Monday, 20 November 2017

The Secret Hidden Chamber of the Great Pyramid of Egypt

You may think that the Great Pyramid of Egypt has given up all of its secrets but there are a number of clues and peculiarities that point to a secret door inside the King’s Chamber. In actual fact, another door has to exist because without it, it would have been impossible to seal up.

There is a 2 cm difference between the floor levels of the kings chamber and the entrance corridor into it, the latter being lower. Also, the cross-sectional area of the corridor between the Grand Gallery and the portcullis chamber is smaller than that of the corridor between the portcullis chamber and the king’s chamber. So, to put it in basic terms, the block that sealed the King’s chamber could only have been pushed into place from inside of the chamber. The block that sealed the entrance to the king’s chamber therefore never passed through the portcullis chamber.

Due to the difference in the floor level, if any thieves reached the back of this block, via the connecting chambers, they would have to smash through it to gain entrance. That’s what happened more than a thousand years ago when Al-Ma’mun broke into the King’s Chamber in 850 AD and until recently the smashed block remained inside the King’s Chamber. Where it is now is anybody’s guess.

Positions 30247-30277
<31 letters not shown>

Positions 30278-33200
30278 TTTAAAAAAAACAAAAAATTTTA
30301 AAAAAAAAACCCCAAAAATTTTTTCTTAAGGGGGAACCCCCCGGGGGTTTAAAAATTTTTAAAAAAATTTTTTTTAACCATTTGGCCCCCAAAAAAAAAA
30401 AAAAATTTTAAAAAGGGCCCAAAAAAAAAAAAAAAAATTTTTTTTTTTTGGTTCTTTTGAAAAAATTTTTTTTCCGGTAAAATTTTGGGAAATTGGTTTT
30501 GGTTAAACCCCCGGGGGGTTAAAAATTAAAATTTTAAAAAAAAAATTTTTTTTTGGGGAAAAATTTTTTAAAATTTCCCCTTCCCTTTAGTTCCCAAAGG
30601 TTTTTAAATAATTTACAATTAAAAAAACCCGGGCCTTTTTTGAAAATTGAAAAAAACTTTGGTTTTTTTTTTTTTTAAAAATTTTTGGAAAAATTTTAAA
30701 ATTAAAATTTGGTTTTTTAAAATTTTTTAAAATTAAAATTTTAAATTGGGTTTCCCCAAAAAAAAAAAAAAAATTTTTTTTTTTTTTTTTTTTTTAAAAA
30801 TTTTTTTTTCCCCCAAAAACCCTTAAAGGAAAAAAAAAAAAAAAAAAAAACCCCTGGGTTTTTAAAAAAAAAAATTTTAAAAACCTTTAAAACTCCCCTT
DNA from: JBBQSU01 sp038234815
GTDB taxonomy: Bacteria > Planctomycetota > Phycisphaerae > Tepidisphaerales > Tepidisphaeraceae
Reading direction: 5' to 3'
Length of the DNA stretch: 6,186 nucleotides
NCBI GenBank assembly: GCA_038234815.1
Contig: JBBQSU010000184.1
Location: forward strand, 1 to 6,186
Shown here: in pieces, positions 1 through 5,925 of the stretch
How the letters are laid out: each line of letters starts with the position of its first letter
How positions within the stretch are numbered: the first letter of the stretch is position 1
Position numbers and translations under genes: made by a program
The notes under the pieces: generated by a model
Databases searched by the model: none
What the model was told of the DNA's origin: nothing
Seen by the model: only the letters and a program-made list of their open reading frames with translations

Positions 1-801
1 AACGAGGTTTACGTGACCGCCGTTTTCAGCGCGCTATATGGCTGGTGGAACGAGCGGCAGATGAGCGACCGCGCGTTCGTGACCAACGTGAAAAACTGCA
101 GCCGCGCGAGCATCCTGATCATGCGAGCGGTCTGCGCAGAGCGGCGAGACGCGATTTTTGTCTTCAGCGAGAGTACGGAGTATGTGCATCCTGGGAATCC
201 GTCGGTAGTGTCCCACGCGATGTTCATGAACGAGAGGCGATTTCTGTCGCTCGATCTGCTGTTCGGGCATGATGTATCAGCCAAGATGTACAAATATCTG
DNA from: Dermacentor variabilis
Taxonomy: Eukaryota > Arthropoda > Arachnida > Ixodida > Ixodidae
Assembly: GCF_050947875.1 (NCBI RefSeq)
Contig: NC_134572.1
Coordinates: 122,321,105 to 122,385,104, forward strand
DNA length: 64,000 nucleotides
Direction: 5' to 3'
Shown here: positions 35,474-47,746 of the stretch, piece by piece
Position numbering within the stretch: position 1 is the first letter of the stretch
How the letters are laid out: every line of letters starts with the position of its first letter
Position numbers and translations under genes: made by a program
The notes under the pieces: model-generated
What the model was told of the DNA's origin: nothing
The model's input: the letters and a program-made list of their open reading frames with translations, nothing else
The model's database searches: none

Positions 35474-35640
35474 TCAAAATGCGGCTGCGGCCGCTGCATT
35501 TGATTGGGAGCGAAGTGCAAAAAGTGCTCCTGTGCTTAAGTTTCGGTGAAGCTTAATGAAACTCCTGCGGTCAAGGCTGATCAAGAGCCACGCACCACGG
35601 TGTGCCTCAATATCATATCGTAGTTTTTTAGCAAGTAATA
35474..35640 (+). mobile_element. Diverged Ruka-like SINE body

This crude entrance, believed to be the only one, is the one that tourists now use to enter the King’s Chamber, but evidence suggests that originally it was just an access route, used during its construction, and not the main entrance. After it’s removal from the north wall, the block that covered this access route was placed next to the so-called sarcophagus and next to an area of the King’s Chamber that was dug by Al-Ma’mun. At the west side of the North wall, he and his men dug down, creating a small cavity and this has since been covered over with metal sheeting with a faux-stonework appearance, on which now sits a dehumidifier unit.

Al-Ma’mum clearly had a reason to dig in this area, but by all accounts he gave up and apparently found nothing in his search for treasure. But little did he know that although he was in the right area, instead of digging down he should have dug horizontally.



Watch the video above and look at the structure of the north wall of the King’s Chamber. The blocks in pink form a doorway that takes the entire weight of the granite ceiling beams. The yellow blocks filling the doorway don’t actually bear on the central block at the bottom, coloured in blue. This block was therefore the final block to go into the wall, sealing it up. The block is free to move without altering the strength of the wall.